Creative Destruction

October 1, 2006

Evidence of Male Dispensability Part 1 – the News Media

Filed under: Blogosphere,Debate,Feminist Issues — Daran @ 4:57 pm

In preparing my response to Jeff’s comment to my recent post on Women and the Draft, I seem to have wondered rather far from the topic.

Jeff:

I was pointing out the relationships between the general oppression of women (i.e. they’re not allowed to participate in some jobs, don’t make as much money as men do, etc.) to the fact that they aren’t required to register with SS. You can deny a connection, but there is one–if women were thought of as equals of men, you can be pretty sure that the SS would require them to register as well. Instead, they are generaly thought of as not able to handle combat situations (which, of course, they are handling in Iraq and Afghanistan as we speak), or being as valuable for some jobs, etc. If this weren’t the case, they would likely be required to register with the SS. Thus the connection.

I agree with Robert’s analysis. Women are excluded from SS not because they are regarded as incapable, but because we live in a culture which regards men, but not women as expendable. It simply doesn’t matter to us if men are slaughtered en mass. We care about women; we don’t care about men. Gender-selective conscription is one manifestation of this cultural “value”, but we can also see it in the attitude of the news media, of humanitarian organisations, in the sanctioning of discrimination in national and international law, and of course, in feminist discourse. I’ll deal with these other issues in another post. In this one I look at the media.

Consider the following news report (cited by Dr. Adam Jones):

The Death March of the Kosovo Refugees
MORINA, Albania, April 18 (AFP) — Among the thousands of refugees fleeing Kosovo, none suffer worse than those forced to travel for days and nights on end on foot. While many cross the border into Albania and Macedonia in cars or open trailers drawn by tractors, the rest have had to walk, harried by Serbian troops on what for some became a death march. Staggering up to the red barrier marking the frontier, carrying children and baggage, and supporting the elderly, they sob as they gulp down food offered by humanitarian organisations. Their accounts, consistent, precise and detailed, describe a Kosovo that has been turned into a hell, criss-crossed day and night by columns of refugees expelled from the Serbian province in ferocious “ethnic cleansing.” “We walked almost without stopping for four days and four nights,” groaned Hysnije Abazi, 22, from Kladernica in central Kosovo. “We were escorted all the time by Serbs in vehicles or on foot. We were not allowed to drink, stop, rest or shelter from the rain. Before we set off they set fire to our cars and tractors and ordered us to march in columns.” They also took away all the males aged 15 or over [!]. Crinkle-haired Afertita Kajtazi, 23, her eyes ringed with fatigue, said their [i.e., the refugees’] treatment was deliberately harsh.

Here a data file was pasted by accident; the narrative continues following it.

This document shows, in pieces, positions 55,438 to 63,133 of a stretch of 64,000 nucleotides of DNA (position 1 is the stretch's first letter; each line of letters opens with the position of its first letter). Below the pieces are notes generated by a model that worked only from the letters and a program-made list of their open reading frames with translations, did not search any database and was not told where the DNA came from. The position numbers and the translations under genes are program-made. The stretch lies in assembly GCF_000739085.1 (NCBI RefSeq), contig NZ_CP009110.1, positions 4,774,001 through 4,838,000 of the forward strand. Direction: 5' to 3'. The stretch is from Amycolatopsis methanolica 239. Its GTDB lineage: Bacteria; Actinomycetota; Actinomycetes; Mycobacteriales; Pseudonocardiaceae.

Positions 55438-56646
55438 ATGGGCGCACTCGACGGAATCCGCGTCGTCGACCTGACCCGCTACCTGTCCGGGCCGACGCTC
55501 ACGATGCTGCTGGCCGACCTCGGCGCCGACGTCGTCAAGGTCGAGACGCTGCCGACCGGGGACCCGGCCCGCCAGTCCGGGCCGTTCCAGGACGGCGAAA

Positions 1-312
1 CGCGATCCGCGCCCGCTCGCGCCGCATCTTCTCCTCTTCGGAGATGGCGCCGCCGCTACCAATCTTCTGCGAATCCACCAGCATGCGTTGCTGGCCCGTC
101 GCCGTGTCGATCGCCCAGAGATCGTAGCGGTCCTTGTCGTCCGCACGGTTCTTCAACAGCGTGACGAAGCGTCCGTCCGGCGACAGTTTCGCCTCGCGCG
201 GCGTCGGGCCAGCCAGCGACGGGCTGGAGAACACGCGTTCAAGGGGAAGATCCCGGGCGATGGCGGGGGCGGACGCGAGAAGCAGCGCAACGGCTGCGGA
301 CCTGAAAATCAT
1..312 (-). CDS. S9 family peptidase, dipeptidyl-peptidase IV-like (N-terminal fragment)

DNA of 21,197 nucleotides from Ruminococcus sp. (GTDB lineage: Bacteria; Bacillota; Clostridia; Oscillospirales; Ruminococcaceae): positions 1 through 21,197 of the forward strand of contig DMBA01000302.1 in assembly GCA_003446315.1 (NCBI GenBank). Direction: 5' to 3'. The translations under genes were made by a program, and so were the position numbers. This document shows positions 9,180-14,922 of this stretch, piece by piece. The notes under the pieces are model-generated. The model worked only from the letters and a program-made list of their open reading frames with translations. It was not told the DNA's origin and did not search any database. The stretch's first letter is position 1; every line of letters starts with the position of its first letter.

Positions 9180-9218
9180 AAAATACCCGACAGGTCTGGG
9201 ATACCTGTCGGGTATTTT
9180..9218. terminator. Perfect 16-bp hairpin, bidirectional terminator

Dr. Jones’s emphasis. What was happening to those young men is they were being massacred, but the point I’m trying to make here is not the treatment by the Serbs, but by the media. As Dr. Jones notes this ‘”genocidal cull of ethnic-Albanian males”(7) takes place in the blink of an eye, amidst a torrent of frankly lachrymose descriptions of the convoys of helpless “worthies.”‘

Compare and contrast the above with this report about a massacre of women in East Timor (due again to Dr. Jones)

Michael Valpy,
“Rape and Murder in Sight of Our Lady”
The Sydney Morning Herald, 4 November 1999
(originally in The Globe and Mail, 1 November 1999)

THE heart of darkness in East Timor is the Catholic Church compound in this coastal market town – so still and empty, a silent statement on the evil that was done here.

What took place on the day and night of September 6 is not known in detail to Australian Army investigators. The number of victims and their identities are uncertain. What is known is that most were women and girls.

The evidence attests to that: the jumble of bras, underpants and sanitary napkins on the steps leading up to the church; the children’s leg bones; a hank of a woman’s hair; the scorched skeletal remains of two women behind the church; the thick bloodstain on a schoolroom door, covered by bougainvillea petals baking beneath the sun.

Certainly what happened was male savagery as old as history – rape, killing, burning, razing – in a church, a school, in the adjacent huge, grey, concrete shell of a cathedral called Ave Maria under construction to the glory of God. Savagery against the defenceless, as women and children usually are; vengeance on a people who voted for independence from their Indonesian military overlords and landowners.